An analysis of heterosexual providers' implicit preferences found that they consistently favored heterosexual over lesbian and gay people, whereas lesbian and gay providers implicitly and explicitly preferred lesbian and gay people over heterosexuals.

In fact, a systematic review of 15 studies conducted in 2015 found low to moderate levels of implicit racial/ethnic bias among healthcare professionals in all but one study.

Want to see if you have any implicit biases? The Harvard Implicit Bias Test, free and available online, measures attitudes and beliefs that people may not know they hold. You can test yourself for implicit biases based on race, weight, age, gender identity, religion, skin tone, and many other attributes.

The tests often reveal that people have an automatic preference for thin people over fat people, White people over Black people, and young people over old people, even if the test-takers do not recognize those preferences.

Implicit biases can show up in surprising ways. For example, when researchers analyzed physicians' electronic medical record notes, they found that stigmatizing language — "she is uncooperative" or "exaggerated pain out of proportion to exam" or "noncompliant" — was much more frequently used to describe people of color than White people.The researchers used machine learning to analyze notes about 18,459 patients and found that more than 58% of Black patients had at least one negative descriptor — "difficult," "challenging," "resistant," and others — in their notes, compared to fewer than 32% of White patients.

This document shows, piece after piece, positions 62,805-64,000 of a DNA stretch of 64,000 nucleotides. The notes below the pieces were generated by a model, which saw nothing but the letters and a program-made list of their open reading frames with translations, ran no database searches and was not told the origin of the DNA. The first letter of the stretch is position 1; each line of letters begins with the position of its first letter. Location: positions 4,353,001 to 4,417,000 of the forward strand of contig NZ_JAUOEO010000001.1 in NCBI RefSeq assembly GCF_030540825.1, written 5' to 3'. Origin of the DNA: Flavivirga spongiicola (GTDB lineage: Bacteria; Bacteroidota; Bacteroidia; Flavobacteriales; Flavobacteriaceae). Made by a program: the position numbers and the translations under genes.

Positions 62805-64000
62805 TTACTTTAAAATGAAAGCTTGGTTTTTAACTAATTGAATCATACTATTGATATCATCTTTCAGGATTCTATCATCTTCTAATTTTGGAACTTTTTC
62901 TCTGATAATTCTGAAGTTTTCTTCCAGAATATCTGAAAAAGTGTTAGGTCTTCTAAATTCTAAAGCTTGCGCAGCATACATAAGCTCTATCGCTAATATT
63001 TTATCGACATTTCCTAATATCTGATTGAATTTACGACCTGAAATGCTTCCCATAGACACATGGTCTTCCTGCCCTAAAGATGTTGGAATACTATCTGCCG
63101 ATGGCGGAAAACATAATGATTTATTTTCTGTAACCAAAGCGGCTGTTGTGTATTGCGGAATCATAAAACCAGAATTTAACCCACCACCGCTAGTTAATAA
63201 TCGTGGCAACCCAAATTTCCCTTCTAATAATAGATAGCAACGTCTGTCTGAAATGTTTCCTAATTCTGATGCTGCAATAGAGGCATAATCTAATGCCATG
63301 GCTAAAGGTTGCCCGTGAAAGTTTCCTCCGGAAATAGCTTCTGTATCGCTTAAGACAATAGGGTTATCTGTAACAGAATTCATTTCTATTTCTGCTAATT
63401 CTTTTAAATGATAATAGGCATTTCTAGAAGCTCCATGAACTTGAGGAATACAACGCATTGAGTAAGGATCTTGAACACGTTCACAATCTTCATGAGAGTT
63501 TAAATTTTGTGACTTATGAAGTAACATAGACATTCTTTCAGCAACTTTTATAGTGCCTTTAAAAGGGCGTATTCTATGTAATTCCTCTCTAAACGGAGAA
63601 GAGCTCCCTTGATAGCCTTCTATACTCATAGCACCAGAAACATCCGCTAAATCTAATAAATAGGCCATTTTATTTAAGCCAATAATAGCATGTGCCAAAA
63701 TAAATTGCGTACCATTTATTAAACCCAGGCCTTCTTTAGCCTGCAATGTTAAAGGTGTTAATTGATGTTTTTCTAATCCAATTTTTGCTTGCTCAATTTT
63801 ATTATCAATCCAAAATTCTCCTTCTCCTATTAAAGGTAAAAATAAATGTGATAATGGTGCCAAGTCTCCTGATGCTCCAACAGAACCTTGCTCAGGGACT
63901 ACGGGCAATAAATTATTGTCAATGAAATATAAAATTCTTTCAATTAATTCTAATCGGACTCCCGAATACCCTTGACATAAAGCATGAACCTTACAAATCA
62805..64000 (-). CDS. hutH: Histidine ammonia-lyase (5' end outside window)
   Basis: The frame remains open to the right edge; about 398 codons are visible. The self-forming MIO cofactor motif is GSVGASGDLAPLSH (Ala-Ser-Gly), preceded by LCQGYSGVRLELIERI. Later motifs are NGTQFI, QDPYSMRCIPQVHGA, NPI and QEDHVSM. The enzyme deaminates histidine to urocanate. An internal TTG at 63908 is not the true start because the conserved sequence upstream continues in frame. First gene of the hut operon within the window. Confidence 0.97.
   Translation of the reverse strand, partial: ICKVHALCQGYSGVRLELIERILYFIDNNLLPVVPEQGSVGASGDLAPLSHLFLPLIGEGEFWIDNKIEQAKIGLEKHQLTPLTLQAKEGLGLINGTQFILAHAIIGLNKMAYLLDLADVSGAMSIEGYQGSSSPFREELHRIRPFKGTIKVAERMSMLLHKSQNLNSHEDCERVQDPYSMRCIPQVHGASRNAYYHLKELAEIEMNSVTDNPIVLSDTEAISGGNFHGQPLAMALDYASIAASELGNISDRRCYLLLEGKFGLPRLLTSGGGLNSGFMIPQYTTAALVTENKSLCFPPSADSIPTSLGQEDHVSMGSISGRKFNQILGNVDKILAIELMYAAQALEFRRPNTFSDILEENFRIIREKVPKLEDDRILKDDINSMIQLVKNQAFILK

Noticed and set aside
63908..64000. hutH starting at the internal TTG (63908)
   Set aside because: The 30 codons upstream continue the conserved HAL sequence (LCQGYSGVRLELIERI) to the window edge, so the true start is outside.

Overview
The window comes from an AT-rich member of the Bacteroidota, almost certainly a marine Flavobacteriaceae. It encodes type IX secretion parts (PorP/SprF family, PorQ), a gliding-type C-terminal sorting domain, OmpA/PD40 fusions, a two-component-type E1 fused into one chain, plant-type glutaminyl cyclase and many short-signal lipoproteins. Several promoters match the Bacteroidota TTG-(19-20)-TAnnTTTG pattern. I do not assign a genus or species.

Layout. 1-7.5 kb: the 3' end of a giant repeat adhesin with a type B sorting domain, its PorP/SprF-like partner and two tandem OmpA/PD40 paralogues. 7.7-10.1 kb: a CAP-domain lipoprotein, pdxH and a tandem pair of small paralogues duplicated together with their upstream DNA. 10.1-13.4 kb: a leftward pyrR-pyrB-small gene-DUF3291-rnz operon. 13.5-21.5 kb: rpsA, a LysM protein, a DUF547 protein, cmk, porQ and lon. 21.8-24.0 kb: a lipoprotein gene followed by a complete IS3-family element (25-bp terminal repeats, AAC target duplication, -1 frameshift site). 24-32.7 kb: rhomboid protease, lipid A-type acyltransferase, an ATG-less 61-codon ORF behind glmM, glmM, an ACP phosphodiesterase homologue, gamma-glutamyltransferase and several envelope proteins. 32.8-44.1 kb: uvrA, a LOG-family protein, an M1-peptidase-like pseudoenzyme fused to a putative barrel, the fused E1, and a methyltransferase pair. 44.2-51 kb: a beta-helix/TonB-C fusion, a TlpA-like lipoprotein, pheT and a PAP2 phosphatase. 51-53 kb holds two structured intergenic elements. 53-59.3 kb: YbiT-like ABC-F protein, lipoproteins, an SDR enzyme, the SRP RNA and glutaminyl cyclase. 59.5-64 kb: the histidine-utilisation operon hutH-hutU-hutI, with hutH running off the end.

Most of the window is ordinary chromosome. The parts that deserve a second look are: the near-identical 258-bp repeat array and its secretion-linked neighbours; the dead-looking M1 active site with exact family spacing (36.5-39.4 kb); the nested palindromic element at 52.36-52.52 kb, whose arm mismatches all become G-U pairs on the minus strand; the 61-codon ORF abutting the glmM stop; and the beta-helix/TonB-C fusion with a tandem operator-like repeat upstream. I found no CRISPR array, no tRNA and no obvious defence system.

How Biases Affect Healthcare

Negative biases can be deadly, as was famously demonstrated in the 40-year Tuskegee syphilis study. Researchers recruited 600 Black men — 399 of whom had syphilis — to help learn the natural course of the disease. The men were not told that they had syphilis and were never treated, even though penicillin was found to cure the disease 15 years into the study. By the time the travesty was exposed in 1972, dozens of men had died and their wives, children, and others had been infected.

Although that horror is in our past, negative implicit biases continue to take their toll on patients. A review of 15 studies examining healthcare professionals' implicit attitudes about racial and ethnic groups found that implicit bias is related to:

  • Patient-provider interactions

  • Treatment decisions

  • Treatment adherence

  • Patient health outcomes

For example, a study of 655 emergency medicine physicians found that those who have negative attitudes about patients with sickle cell disease were less likely to follow national guidelines for pain management when treating those patients.

In addition to ineffective treatment decisions, negative implicit biases can have other bad repercussions for patients. Responding to anonymous questionnaires, a large majority of advanced students in the health professions said that they had witnessed healthcare providers making negative comments or jokes about obese patients. More than one third of those students had their own negative attitudes, believing that patients with obesity lack motivation to make changes and don't follow treatment plans.